Asian longhorned beetle (Coleoptera

Cerambycidae), an introduced pest of maple and other hardwood trees in North America and Europe

P. S. Meng, Kelli Hoover, M. A. Keena

Research output: Contribution to journalArticle

49 Citations (Scopus)

Abstract

The Asian longhorned beetle, Anoplophora glabripennis (Motschulsky), threatens urban and forest hardwood trees both where introduced and in parts of its native range. Native to Asia, this beetle has hitchhiked several times in infested wood packaging used in international trade, and has established breeding populations in five U.S. states, Canada, and at least 11 countries in Europe. It has a broad host range for a cerambycid that attacks living trees, but in the introduced ranges it prefers maples. Identification, classification, and life history of this insect are reviewed here. Eradication is the goal where it has been introduced, which requires detection of infested trees using several approaches, including ground and tree-climbing surveys. Several agencies and researchers in the United States and Europe are evaluating the use of pheromone- and kairomone-baited traps. Control options beyond cutting down infested trees are limited. To date, the parasitoids and predators of this beetle have broad host ranges and are unlikely to be approved in the United States or Europe. An effective delivery system under development for entomopathogenic fungi appears promising. Systemic insecticides have been widely used in the United States, but the ability of these chemicals to reach lethal doses in the crown of large trees is disputed by some scientists, and the potential nontarget effects, especially on pollinators, raise concerns. The most practical approach for eradicating Asian longhorned beetle is to optimize trapping methods using semiochemicals for early detection to eliminate the insect before it spreads over large areas.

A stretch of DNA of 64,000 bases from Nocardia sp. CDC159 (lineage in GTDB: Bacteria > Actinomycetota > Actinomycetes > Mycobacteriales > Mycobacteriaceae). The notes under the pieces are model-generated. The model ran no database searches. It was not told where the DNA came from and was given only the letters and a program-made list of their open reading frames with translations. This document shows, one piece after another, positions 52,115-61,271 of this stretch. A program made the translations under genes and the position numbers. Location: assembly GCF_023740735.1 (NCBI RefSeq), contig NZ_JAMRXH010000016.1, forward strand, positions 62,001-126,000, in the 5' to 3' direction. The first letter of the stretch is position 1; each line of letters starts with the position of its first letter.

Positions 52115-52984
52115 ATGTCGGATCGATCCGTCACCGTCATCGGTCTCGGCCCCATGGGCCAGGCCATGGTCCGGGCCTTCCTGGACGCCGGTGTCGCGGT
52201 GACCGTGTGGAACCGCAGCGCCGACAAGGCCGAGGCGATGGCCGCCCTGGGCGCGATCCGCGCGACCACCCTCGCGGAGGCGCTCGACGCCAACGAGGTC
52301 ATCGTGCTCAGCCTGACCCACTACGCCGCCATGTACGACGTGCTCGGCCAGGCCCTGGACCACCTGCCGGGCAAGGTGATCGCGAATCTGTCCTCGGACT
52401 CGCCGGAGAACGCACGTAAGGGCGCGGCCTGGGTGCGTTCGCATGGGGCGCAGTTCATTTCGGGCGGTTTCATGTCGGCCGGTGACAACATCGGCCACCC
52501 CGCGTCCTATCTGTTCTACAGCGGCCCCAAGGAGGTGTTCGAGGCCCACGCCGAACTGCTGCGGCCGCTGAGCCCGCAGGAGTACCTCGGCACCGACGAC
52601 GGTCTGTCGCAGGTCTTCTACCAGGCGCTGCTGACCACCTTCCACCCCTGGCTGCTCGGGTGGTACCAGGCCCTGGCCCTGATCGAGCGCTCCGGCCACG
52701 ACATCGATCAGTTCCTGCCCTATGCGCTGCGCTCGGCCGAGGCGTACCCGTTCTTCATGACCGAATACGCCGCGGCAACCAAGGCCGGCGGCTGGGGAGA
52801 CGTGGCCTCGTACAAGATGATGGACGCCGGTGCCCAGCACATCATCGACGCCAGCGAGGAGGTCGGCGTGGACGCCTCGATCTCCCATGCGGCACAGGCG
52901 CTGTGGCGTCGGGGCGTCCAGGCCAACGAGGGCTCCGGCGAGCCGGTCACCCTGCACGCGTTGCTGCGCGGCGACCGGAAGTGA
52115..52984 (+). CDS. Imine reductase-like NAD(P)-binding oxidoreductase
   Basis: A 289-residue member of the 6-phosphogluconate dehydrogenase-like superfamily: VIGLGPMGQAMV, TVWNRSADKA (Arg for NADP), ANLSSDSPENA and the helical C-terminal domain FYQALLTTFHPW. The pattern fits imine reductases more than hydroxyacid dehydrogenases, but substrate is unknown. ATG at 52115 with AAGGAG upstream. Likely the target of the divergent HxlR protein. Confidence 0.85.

Original languageEnglish (US)
Article number4
JournalJournal of Integrated Pest Management
Volume6
Issue number1
DOIs
StatePublished - Mar 1 2015

Fingerprint

Anoplophora glabripennis
Cerambycidae
Acer
hardwood
beetle
pests
Coleoptera
host range
insect
semiochemical
kairomone
kairomones
semiochemicals
insects
lethal dose
entomopathogenic fungi
international trade
hardwood forests
pollinating insects
breeding population

All Science Journal Classification (ASJC) codes

  • Agronomy and Crop Science
  • Plant Science
  • Insect Science
  • Management, Monitoring, Policy and Law

Cite this

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title = "Asian longhorned beetle (Coleoptera: Cerambycidae), an introduced pest of maple and other hardwood trees in North America and Europe",
abstract = "The Asian longhorned beetle, Anoplophora glabripennis (Motschulsky), threatens urban and forest hardwood trees both where introduced and in parts of its native range. Native to Asia, this beetle has hitchhiked several times in infested wood packaging used in international trade, and has established breeding populations in five U.S. states, Canada, and at least 11 countries in Europe. It has a broad host range for a cerambycid that attacks living trees, but in the introduced ranges it prefers maples. Identification, classification, and life history of this insect are reviewed here. Eradication is the goal where it has been introduced, which requires detection of infested trees using several approaches, including ground and tree-climbing surveys. Several agencies and researchers in the United States and Europe are evaluating the use of pheromone- and kairomone-baited traps. Control options beyond cutting down infested trees are limited. To date, the parasitoids and predators of this beetle have broad host ranges and are unlikely to be approved in the United States or Europe. An effective delivery system under development for entomopathogenic fungi appears promising. Systemic insecticides have been widely used in the United States, but the ability of these chemicals to reach lethal doses in the crown of large trees is disputed by some scientists, and the potential nontarget effects, especially on pollinators, raise concerns. The most practical approach for eradicating Asian longhorned beetle is to optimize trapping methods using semiochemicals for early detection to eliminate the insect before it spreads over large areas.",
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